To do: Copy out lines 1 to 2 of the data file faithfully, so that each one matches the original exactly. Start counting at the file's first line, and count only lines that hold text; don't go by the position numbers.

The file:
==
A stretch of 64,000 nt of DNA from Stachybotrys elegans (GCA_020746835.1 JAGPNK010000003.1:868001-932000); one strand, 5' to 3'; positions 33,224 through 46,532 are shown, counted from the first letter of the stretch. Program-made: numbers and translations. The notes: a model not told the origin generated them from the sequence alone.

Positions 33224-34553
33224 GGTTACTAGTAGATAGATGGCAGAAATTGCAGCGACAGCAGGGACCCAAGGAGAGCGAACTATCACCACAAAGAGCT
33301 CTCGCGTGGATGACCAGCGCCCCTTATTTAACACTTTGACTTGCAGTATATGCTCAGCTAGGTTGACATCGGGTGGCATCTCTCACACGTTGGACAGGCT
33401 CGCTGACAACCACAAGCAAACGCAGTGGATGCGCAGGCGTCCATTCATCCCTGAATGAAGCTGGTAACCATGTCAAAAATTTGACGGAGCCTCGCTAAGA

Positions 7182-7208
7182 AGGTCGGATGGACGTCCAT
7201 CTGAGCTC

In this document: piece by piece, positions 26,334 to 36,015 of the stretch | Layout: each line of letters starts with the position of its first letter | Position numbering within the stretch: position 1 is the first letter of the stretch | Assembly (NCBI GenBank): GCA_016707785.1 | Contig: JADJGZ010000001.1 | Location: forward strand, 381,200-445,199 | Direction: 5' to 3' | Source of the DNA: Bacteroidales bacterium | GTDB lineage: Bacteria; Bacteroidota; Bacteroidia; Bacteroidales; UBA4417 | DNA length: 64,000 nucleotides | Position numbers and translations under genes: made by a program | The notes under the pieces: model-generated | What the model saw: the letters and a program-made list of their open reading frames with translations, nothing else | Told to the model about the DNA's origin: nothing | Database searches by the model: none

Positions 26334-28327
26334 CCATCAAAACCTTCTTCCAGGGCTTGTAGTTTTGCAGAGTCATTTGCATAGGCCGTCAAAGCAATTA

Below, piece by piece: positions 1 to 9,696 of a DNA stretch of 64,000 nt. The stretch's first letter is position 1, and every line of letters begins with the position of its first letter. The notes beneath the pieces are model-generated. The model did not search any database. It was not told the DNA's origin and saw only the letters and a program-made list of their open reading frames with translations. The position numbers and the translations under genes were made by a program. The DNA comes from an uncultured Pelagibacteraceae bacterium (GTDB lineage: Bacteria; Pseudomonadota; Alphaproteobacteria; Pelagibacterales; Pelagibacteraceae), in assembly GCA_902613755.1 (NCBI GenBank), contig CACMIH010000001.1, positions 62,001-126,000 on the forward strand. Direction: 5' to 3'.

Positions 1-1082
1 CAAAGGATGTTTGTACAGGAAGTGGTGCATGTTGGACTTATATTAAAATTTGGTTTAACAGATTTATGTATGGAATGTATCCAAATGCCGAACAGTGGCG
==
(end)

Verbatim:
A stretch of 64,000 nt of DNA from Stachybotrys elegans (GCA_020746835.1 JAGPNK010000003.1:868001-932000); one strand, 5' to 3'; positions 33,224 through 46,532 are shown, counted from the first letter of the stretch. Program-made: numbers and translations. The notes: a model not told the origin generated them from the sequence alone.

Positions 33224-34553